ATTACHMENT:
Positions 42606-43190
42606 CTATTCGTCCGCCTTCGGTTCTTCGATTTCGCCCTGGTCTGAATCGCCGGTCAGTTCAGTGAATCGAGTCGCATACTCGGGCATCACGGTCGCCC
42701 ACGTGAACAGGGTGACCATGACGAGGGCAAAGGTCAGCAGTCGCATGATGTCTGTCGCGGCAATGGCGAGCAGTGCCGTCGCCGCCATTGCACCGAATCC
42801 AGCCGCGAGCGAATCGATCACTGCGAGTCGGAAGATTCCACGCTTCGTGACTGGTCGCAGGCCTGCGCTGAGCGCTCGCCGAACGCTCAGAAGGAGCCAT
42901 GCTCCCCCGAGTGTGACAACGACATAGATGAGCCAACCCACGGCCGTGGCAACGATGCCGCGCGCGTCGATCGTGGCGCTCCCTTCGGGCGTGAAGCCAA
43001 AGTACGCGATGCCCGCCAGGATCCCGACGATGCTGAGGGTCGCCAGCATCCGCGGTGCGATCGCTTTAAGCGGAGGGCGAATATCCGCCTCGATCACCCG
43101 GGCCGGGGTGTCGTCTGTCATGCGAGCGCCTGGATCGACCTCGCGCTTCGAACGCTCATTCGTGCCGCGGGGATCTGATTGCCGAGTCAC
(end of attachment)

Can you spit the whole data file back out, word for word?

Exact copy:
Positions 42606-43190
42606 CTATTCGTCCGCCTTCGGTTCTTCGATTTCGCCCTGGTCTGAATCGCCGGTCAGTTCAGTGAATCGAGTCGCATACTCGGGCATCACGGTCGCCC
42701 ACGTGAACAGGGTGACCATGACGAGGGCAAAGGTCAGCAGTCGCATGATGTCTGTCGCGGCAATGGCGAGCAGTGCCGTCGCCGCCATTGCACCGAATCC
42801 AGCCGCGAGCGAATCGATCACTGCGAGTCGGAAGATTCCACGCTTCGTGACTGGTCGCAGGCCTGCGCTGAGCGCTCGCCGAACGCTCAGAAGGAGCCAT
42901 GCTCCCCCGAGTGTGACAACGACATAGATGAGCCAACCCACGGCCGTGGCAACGATGCCGCGCGCGTCGATCGTGGCGCTCCCTTCGGGCGTGAAGCCAA
43001 AGTACGCGATGCCCGCCAGGATCCCGACGATGCTGAGGGTCGCCAGCATCCGCGGTGCGATCGCTTTAAGCGGAGGGCGAATATCCGCCTCGATCACCCG
43101 GGCCGGGGTGTCGTCTGTCATGCGAGCGCCTGGATCGACCTCGCGCTTCGAACGCTCATTCGTGCCGCGGGGATCTGATTGCCGAGTCAC